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Reducing agricultural impacts on the environment

Target 3.6: Freshwater quality – Achieve a value between 81–100 on each of the water quality and soil quality agri-environmental performance indices by March 31, 2030.

In 2006, the Water Quality Agri-Environmental Performance Index was rated as good (78); however, it has declined (by 7 points) from the desired level. The Soil Quality Agri-Environmental Performance Index was 77 (in 2006), an improvement from 2001 (by 3 points).

The government undertakes research and provides information on the impact of agricultural activities on the environment, including the effects of nutrients, pesticides and the use of water resources.

The Growing Forward agriculture policy, a five-year federal/provincial/territorial initiative, provides flexible programs that adapt to meet regional needs while achieving common national goals. The policy modernizes regulatory processes to support a competitive and innovative agricultural sector, and provides simple and accessible programs and services to help farms assess priority environmental risks. For example, each producer is required to complete a full risk assessment on operations prior to accessing funding for the implementation of environmental Beneficial Management Practices (BMPs).

To determine the impact of activities under policy frameworks like Growing Forward, the government has developed a set of sciencebased agri-environmental indicators that integrate information on soils, climate and topography with statistics on land use and crop and livestock management practices. Programming under this initiative serves to determine the impacts achieved from the implementation of BMP activities mentioned above.

For additional information on the implementation strategies that support this target, please consult the following websites: Agriculture and Agri-Food Canada, and Environment Canada.

Progress towards Target 3.6: Agri-environmental performance indices for soil and water quality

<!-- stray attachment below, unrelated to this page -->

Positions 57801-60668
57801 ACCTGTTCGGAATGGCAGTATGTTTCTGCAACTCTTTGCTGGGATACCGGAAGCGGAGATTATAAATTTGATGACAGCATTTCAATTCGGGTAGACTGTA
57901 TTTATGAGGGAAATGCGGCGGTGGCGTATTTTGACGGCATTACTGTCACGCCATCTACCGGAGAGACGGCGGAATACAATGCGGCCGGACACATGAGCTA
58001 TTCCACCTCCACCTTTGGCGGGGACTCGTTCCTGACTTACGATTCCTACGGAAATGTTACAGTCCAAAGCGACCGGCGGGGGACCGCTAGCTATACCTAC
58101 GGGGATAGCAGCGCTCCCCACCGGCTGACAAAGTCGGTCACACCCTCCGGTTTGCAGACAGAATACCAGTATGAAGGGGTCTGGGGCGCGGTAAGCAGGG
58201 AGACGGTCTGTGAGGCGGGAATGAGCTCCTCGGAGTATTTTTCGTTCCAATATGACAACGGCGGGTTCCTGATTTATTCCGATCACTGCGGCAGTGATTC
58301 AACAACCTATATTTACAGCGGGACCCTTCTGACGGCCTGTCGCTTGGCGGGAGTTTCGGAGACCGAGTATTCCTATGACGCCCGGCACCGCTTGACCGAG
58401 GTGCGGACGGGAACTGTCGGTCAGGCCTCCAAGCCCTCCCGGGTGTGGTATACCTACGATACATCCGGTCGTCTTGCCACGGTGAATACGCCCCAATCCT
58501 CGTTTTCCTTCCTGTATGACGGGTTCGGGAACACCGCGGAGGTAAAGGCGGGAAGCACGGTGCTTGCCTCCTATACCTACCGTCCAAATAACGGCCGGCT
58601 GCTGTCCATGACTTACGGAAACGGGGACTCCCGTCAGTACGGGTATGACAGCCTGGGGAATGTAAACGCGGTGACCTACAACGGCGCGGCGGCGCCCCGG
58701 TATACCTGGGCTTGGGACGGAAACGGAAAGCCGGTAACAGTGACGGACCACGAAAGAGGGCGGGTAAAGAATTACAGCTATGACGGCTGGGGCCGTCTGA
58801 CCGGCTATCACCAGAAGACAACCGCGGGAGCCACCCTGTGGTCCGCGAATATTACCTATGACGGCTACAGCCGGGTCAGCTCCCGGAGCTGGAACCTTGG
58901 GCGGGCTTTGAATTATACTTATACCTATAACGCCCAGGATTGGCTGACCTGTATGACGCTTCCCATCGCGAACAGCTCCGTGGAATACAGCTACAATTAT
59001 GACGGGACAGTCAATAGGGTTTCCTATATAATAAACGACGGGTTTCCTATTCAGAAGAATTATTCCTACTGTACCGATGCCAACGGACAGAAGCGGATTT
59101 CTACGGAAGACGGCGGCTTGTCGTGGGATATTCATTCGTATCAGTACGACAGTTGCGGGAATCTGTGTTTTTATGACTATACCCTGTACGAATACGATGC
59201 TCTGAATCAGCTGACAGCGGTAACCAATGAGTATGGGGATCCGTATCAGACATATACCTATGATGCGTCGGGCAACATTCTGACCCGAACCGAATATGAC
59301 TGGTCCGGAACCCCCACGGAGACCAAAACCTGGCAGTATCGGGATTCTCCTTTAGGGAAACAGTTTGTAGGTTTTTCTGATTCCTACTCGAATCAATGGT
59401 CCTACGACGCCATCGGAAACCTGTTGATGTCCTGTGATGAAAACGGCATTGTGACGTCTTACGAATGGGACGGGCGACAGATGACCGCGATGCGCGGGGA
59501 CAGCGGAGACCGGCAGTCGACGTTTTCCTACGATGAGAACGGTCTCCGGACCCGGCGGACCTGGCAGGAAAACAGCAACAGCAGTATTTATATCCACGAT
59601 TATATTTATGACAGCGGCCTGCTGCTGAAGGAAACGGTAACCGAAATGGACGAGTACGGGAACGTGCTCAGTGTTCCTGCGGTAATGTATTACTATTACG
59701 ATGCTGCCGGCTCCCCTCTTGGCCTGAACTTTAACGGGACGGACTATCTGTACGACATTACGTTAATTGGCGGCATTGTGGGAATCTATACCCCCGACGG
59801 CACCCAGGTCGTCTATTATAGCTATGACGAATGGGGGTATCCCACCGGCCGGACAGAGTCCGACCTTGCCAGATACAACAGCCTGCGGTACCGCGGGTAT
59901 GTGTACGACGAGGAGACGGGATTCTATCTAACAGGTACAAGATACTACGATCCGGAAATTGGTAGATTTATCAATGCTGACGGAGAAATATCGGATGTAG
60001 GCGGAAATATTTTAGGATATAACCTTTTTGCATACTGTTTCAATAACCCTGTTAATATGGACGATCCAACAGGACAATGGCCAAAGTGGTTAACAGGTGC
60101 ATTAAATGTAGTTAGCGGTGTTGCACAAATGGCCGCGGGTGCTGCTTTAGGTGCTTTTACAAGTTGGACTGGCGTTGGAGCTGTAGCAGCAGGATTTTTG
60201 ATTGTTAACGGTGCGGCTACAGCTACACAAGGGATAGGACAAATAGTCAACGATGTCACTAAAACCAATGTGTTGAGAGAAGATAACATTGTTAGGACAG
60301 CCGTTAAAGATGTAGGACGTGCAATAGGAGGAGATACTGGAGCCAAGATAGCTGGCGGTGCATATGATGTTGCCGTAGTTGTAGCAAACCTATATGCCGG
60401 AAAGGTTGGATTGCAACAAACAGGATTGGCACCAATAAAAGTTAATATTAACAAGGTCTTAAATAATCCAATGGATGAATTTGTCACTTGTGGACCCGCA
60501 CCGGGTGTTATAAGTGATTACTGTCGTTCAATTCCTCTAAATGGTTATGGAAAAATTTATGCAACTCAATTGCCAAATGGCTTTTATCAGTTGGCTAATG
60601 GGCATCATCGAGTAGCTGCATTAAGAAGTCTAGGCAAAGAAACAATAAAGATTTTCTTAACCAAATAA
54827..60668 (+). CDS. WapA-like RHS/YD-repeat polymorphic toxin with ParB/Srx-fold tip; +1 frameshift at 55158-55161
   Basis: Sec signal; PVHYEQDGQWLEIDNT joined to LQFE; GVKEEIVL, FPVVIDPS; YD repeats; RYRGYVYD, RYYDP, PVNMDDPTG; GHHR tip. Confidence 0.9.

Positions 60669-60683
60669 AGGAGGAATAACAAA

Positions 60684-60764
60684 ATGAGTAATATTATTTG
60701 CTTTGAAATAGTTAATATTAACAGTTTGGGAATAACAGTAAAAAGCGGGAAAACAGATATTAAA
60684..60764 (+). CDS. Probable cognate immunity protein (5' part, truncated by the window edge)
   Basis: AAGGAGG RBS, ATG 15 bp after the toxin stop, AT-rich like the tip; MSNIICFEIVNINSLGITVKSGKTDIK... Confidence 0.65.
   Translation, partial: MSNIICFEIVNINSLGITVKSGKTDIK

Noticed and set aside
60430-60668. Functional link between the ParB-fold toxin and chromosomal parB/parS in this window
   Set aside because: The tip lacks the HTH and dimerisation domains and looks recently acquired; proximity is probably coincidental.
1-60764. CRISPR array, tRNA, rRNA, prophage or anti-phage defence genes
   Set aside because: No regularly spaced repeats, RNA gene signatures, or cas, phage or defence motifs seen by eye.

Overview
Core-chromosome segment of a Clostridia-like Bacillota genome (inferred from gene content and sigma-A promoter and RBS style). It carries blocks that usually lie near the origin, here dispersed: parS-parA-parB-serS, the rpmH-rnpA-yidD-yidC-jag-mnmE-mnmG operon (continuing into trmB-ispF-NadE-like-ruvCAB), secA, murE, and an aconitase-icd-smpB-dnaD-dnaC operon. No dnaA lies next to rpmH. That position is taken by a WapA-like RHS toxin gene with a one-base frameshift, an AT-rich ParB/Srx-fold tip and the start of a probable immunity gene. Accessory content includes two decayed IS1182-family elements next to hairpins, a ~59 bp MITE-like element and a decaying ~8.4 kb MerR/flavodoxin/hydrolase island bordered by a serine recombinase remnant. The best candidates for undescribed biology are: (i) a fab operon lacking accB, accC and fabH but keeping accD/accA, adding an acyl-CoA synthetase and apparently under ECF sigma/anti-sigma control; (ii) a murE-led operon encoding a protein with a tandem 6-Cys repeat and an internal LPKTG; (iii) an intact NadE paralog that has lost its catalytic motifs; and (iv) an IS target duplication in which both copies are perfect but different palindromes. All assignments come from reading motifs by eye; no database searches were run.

In 2006, the Water Quality Agri-Environmental Performance Index was rated as good (78); however, it has declined by 7 points from the desired level. The Soil Quality Agri-Environmental Performance Index was 77 (in 2006), an improvement from 2001 by 3 points. These soil and water ratings are displayed in Figure 3.8.

For the most up-to-date information on this indicator, please visit CESI.

Figure 3.8: Agri-environmental performance indices for soil and water quality in Canada, 1981–2006

Agri-environmental performance indices for soil and water quality in Canada, 1981-2006

Long description

The chart shows the evolution of the soil quality and water quality agri-environmental performance indices from 1981 to 2006. The index ranges from 0 to 100 and index results are classified in 5 categories: “undesirable” (0 to 20), “poor” (21 to 40), “average” (41 to 60), “good” (61 to 80) and “desired” (81 to 100). The target for soil and water quality indices is set at the “desired” category. The soil quality agri-environmental performance index results are “good” and increasing towards the “desired” level. The water quality agri-environmental index results are rated “good” but have declined from the “desired” level.

These high ratings on the agri-environmental performance indices mean that, overall, Canadian farmers are working in a manner that protects the environment.

The decline of the Water Quality Agri-Environmental Performance Index at the national level was due to increased application of nutrients (nitrogen and phosphorus) as fertilizers and manures on farms. In areas of higher precipitation, increased water flow through the soil increases runoff from land where pesticides and fertilizers were applied and can result in poorer water quality in receiving waters.

The improvement shown in the Soil Quality Agri-environmental Index was largely due to adoption of reduced-till or no-till farming practices, particularly in the western provinces. In eastern Canada, where higher rainfall supports more intensive crop production and tillage practices are more conventional than in the West, soils may be more affected by agricultural practices.


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